# Maximization

• Jan 14th 2007, 12:26 PM
413
Maximization
The demand for item A is
P=40 -3.5Q
The production of A entails the following average variable costs:
AVC=1.5Q - 35
Fixed Costs are 24.

a) Calculate the revenue maximizing price of A
Revenue= PQ
Revenue= 40Q-3.5Q^2
Revenue' = 40-7Q
Q=40/7
P=40-3.5(40/7)
P=20

am i correct?

b) Calculate the output level that minimizes the Average total cost.

VC=1.5Q^2-3.5Q
TC=1.5Q^2-3.5Q+24
ATC=1.5Q-3.5+24/Q

am i on the right track so far?
• Jan 17th 2007, 02:57 PM
413
i am having trouble solving this eqauation
ATC=1.5Q-3.5+24/Q
• Jan 18th 2007, 02:12 AM
ticbol
Quote:

Originally Posted by 413
i am having trouble solving this eqauation
ATC=1.5Q-3.5+24/Q

Reason why nobody touches your question is you have variables here that are not defined.
What is P? The demand? Or Price?
What is Q? Quantity? Output?

It looks like your ATC is correct.
Now you want to find Q that will minimize the ATC?

ATC = 1.5Q -3.5 +24/Q
ATC = 1.5Q -3.5 +24Q^(-1)
d(ATC)/dQ = 1.5 +24[(-1)Q^(-2)]
d(ATC)/dQ = 1.5 -24/(Q^2)
Equate that to zero,
0 = 1.5 -24/(Q^2)
Multiply both sides by Q^2,
0 = 1.5Q^2 -24
24 = 1.5Q^2
Q^2 = 24/1.5 = 16
Q = 4
• Jan 18th 2007, 06:38 AM
413
thanks.

I have similar problems that i can't solve, for example this one:
(2/3)Q-12-(20/Q^2)=0

do i do the same thing you did, which i get
(2/3)Q^3-12Q^2-20=0

then what next?
• Jan 18th 2007, 09:51 AM
ticbol
Quote:

Originally Posted by 413
thanks.

I have similar problems that i can't solve, for example this one:
(2/3)Q-12-(20/Q^2)=0

do i do the same thing you did, which i get
(2/3)Q^3-12Q^2-20=0

then what next?

It is the same?
then where is ATC?
Why is (2/3)Q -12 -20/(Q^2) = 0 ?
• Jan 18th 2007, 02:53 PM
413
its a different problem asking for the same thing, i differentiated it and have a problem solving for zero

how do you go about solving for zero for this equation?
(2/3)Q -12 -20/(Q^2) = 0
• Jan 19th 2007, 12:39 AM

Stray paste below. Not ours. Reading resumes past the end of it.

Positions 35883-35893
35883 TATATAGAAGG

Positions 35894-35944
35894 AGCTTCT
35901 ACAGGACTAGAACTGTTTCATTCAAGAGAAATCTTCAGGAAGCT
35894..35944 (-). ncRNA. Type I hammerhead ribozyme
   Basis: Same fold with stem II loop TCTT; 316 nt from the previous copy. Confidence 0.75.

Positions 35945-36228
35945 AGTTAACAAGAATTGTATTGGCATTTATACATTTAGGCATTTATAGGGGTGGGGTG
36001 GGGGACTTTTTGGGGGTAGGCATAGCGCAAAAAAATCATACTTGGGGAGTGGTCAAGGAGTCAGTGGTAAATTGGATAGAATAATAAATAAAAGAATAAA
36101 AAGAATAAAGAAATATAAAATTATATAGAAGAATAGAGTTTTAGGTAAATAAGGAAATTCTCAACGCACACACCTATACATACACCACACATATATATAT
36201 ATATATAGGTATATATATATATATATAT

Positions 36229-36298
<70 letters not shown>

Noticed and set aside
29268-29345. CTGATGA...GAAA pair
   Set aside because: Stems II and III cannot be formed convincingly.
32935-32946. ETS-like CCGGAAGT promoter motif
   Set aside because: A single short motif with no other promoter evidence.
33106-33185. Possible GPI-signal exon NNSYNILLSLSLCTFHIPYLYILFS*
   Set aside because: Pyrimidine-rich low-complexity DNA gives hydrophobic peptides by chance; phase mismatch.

ticbol
Quote:

Originally Posted by 413
its a different problem asking for the same thing, i differentiated it and have a problem solving for zero

how do you go about solving for zero for this equation?
(2/3)Q -12 -20/(Q^2) = 0

Again, if it is the same or a similar thing, then why did you get
(2/3)Q -12 -20/(Q^2) = 0 ?

To follow the previous example, should it not be
ATC = (2/3)Q -12 +20/Q ?

--------------------------------
In what you did, after diferrentiating, and setting d(ATC)/dQ to zero, you got that
(2/3)Q -12 -20/(Q^2) = 0
That means the ATC was
ATC = (1/3)Q^2 -12Q +20/Q
Is that so?

-------------------------------------
Okay, whatever, let's say you want to find Q in the equation
(2/3)Q -12 -20/(Q^2) = 0.
Clear the fractions, multiply both sides by 3*Q^2,
2Q^3 -36Q^2 -60 = 0
Q^3 -18Q^2 -30 = 0 ------------(1)
That is a cubic equation.

You can use the Cubic Formula, Cardano's version, if you know how to do that and you have patience.

Or, you can use approximation by iteration. Iteration is repitition. You can do it on your own (method) by substituting values for Q and see if the equation is true, equals zero, or very near zero.
You see that if Q=18, then Q^3 = 18^3 and 18Q^2 = 18^3 also, so you're left with -30 = 0 in the equation. Close.
Then try Q=17.9 or Q=18.1.
Etc.. until you get as close to zero as you like.

Or, if you know the Newton's Method of iteration, then use it. Less guessing here, but that depends on you. [I am fairly fast with my own method. My own method is your own method mentioned above. It is the method of everybody.]

Q1 = Qo -[f(Qo) /f'(Qo)] ----------(i)
where
Qo = seed or initial Q
Q1 = Q closer to the correct root than Qo.

f(Q) = Q^3 -18Q^2 -30 ---------***
f'(Q) = (1/3)Q^2 -36Q ----------***

Say Qo = 18
So, f(18) = 18^3 -18(18^2) -30 = -30
f'(18) = (1/3)(18^2) -36(18) = -540
Q1 = 18 -[(-30)/(-540)] = 17.944

Repeat the procedure.
Q2 = Q1 -[f(Q1)/f'(Q1] ----------(ii)
f(17.944) = (17.944)^3 -18(17.944)^2 -30 = -48.031
f'(17.944) = (1/3)(17.944)^2 -36(17.944) = -538.655
Q2 = 17.944 -[(-48.031)/(-538.655)] = 17.855 --------2nd iteration.

Get to Q3 or Q4, or 3rd or 4th iteration, and you are very close to the correct Q.

Once you get Q here, you might still have 2 more Q's, real number Q's, left, because a cubic equation has exactly 3 roots.
You know how to continue?
That one Q you got from iteration will be a factor (Q -17.---). Divide the original equation, (1), by that factor to get a quadratic equation. Then use the Quadratic Formula there to get the other two roots.

You deal with a cubic equation, so, be patient.